Virtual reality introduces a new layer of immersion to Elite: Dangerous, with a different angle to your intergalactic adventures. However, due to the HTC Vive's somewhat limited 1080x1200 resolution per eye, the game fails to lack the clarity of the traditional desktop version.
If you're looking to add an additional touch of clarity to your Elite: Dangerous VR experience, supersampling is an increasingly popular technique that pushes your headset's visuals to the max. Rendering the outputted image at a higher resolution than the headset itself, the final result ends up being significantly clearer than the default output. Here's how to enable supersampling for the HTC Vive for the best performance with Elite: Dangerous.
Enabling supersampling with Chaperone Switcher
To easily enable supersampling, we recommend using a popular third-party program known as Chaperone Switcher. This allows the supersampling quality to be easily changed on the fly.
- Download Chaperone Switcher from the following thread.
- Extract the contents of the downloaded ZIP file.
- Open the executable called ChaperoneSwitcher.exe.
After Chaperone Switcher has been installed, follow the below steps to enable supersampling for SteamVR.
- Navigate to the gear icon in the top left-hand side of the application.
- On the overlay that appears, look for a setting called Render Target Multiplier. By default, this will be set to 1, which renders the output at the native resolution of the setup.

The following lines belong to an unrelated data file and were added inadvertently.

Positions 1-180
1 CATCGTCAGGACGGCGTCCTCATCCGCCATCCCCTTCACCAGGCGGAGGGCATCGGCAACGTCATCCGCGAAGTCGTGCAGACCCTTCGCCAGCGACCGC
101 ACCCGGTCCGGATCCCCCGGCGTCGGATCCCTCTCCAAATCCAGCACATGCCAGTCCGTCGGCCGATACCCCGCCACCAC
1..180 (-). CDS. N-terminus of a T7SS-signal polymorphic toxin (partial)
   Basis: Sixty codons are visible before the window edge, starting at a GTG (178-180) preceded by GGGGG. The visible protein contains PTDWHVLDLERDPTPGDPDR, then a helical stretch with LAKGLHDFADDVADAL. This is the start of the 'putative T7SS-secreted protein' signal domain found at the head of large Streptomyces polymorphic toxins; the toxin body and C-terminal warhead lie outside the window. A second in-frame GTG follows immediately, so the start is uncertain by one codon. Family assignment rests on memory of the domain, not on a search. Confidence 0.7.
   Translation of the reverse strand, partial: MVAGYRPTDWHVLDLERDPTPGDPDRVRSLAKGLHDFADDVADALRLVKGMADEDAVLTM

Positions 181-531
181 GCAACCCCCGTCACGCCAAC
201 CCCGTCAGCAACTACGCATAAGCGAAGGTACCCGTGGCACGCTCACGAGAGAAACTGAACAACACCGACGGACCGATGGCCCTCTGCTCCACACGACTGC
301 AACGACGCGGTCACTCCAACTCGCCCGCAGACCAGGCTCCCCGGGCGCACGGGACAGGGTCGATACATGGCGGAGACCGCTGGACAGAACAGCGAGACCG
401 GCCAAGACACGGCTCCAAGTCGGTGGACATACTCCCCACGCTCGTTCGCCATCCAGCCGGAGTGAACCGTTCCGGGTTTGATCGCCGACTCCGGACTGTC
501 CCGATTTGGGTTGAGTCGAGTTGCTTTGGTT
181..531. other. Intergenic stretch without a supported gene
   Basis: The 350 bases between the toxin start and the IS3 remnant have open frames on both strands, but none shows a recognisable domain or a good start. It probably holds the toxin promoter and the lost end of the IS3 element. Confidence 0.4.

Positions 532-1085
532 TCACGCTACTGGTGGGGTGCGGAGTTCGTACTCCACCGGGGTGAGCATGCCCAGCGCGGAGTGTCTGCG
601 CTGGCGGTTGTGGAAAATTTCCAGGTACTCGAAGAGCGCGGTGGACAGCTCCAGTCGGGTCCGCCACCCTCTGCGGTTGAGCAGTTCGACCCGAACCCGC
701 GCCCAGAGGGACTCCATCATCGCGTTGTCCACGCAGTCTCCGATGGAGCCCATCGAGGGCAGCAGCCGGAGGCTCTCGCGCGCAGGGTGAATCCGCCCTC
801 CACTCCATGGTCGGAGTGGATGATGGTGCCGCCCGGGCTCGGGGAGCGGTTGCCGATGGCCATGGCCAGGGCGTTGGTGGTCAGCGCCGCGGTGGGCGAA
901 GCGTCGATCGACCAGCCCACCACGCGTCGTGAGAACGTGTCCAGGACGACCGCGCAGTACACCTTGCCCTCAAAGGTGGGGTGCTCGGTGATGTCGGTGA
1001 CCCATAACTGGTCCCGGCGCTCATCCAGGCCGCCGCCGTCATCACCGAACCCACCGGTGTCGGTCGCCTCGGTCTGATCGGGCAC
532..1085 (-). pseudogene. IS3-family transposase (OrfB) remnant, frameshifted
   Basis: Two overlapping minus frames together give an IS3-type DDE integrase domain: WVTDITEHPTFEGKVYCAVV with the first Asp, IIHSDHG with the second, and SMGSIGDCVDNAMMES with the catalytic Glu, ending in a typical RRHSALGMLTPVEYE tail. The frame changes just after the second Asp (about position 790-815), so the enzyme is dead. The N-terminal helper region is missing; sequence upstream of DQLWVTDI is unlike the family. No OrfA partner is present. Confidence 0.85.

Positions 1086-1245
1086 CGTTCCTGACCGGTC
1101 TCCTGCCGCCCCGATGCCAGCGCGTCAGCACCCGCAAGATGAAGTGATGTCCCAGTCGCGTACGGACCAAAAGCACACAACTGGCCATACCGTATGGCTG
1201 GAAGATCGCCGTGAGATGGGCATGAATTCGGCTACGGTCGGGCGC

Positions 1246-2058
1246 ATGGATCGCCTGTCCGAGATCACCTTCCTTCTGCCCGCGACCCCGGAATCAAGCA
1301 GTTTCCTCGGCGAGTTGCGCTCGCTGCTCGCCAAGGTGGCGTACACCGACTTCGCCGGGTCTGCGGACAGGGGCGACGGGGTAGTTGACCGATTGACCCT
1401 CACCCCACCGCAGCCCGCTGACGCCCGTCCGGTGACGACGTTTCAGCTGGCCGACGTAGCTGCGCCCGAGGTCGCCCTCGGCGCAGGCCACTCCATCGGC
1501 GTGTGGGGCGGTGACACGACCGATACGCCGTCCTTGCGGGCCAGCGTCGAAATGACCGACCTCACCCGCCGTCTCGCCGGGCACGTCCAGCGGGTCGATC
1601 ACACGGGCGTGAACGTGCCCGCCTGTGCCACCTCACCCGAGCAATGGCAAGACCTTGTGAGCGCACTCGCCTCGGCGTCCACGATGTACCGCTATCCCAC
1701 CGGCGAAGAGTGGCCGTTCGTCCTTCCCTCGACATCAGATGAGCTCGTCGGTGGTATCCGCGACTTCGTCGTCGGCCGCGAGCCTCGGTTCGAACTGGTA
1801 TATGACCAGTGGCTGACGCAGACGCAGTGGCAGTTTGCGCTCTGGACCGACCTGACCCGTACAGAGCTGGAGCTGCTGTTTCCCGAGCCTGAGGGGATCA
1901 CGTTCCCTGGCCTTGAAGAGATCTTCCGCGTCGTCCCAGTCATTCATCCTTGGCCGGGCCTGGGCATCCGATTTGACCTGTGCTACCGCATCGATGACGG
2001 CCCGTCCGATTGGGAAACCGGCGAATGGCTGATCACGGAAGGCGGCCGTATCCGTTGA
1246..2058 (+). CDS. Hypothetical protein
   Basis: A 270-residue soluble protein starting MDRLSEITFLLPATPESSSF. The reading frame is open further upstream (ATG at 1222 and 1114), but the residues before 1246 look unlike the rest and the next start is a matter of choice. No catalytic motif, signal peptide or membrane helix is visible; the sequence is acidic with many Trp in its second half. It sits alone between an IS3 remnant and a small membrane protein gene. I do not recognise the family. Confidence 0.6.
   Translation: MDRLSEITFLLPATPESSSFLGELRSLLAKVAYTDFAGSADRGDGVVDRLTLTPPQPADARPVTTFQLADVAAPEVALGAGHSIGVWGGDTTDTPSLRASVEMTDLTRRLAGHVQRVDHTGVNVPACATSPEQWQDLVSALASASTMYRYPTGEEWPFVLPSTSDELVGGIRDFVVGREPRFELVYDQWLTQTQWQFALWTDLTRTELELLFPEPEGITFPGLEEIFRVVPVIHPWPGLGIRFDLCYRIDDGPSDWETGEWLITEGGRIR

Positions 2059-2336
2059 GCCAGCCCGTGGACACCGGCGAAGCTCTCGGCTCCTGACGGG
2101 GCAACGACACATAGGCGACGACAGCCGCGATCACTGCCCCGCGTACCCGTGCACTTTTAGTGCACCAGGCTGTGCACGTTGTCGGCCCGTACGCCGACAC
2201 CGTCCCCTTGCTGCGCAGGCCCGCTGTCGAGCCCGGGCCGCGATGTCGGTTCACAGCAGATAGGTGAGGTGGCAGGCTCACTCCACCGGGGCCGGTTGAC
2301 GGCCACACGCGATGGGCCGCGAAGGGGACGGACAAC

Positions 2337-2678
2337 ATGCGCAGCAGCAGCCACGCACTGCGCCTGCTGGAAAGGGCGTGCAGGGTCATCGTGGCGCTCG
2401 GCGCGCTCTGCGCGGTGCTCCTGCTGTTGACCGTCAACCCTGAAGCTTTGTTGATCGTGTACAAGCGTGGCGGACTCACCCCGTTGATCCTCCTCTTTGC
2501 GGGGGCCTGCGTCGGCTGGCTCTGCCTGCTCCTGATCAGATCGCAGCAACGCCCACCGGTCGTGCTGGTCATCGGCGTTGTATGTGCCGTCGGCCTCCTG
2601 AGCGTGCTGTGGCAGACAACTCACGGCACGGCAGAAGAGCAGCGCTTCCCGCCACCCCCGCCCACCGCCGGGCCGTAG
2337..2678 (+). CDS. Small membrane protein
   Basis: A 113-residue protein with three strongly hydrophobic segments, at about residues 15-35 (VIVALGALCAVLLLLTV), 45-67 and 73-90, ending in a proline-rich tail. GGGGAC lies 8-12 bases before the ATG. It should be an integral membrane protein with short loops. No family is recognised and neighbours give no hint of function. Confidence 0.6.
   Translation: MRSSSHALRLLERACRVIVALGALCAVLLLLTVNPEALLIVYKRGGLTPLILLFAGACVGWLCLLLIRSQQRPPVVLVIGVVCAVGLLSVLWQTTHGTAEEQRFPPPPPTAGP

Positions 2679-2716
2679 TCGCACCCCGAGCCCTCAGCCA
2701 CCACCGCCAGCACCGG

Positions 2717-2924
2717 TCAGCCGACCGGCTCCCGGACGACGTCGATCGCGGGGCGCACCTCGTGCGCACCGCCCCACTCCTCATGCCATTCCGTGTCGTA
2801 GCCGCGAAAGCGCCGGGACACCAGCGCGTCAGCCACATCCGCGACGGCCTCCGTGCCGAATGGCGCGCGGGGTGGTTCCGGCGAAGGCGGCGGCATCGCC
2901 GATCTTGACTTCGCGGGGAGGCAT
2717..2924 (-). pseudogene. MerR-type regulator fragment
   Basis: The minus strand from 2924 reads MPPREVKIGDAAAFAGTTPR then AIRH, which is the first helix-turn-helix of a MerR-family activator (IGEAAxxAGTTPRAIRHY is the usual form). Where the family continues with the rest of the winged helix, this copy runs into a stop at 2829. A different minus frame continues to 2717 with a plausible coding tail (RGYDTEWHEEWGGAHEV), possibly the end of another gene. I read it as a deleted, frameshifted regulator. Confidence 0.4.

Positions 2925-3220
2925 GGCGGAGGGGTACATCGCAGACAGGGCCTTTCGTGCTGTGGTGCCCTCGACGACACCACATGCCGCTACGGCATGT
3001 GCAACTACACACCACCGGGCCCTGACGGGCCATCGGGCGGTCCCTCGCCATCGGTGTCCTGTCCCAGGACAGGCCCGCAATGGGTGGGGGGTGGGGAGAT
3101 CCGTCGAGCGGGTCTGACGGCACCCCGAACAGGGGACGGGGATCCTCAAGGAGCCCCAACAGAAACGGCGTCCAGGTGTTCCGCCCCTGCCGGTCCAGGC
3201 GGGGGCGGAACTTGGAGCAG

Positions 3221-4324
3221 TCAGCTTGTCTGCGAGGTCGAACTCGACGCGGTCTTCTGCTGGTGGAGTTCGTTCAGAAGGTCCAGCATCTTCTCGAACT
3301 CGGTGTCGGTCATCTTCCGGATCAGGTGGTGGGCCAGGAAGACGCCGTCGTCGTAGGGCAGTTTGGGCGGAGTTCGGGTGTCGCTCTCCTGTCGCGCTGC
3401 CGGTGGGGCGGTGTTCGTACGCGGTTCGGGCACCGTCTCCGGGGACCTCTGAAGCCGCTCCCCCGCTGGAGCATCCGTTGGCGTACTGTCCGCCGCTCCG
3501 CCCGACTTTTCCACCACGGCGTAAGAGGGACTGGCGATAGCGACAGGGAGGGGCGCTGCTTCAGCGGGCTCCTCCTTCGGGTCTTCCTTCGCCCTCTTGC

- To increase the resolution above the preset, change this setting to a number between 1.1 to 2.0. This will render the image between 1.1 and 2.0 times the native resolution but may introduce issues with a consistent framerate. To ensure your framerate stays consistent, we recommend starting at 1.1 and slowing incrementing/decreasing by values of 0.1.
- Hit Save to apply your changes.
After applying supersampling via Chaperone Switcher, you'll now be able to start Elite: Dangerous and tweak the value to achieve optimal results. You should now see a sharper image with your HTC Vive following this, with clearer menus and UI elements seeing the most notable changes.
If you're experiencing framerate drops that dive below the recommended 90 FPS, try reducing the settings closer to their original values. Higher-end graphics cards such as the GTX 1080 will be able to support higher supersampling, while entry-level VR cards will see better performance when sticking to lower values.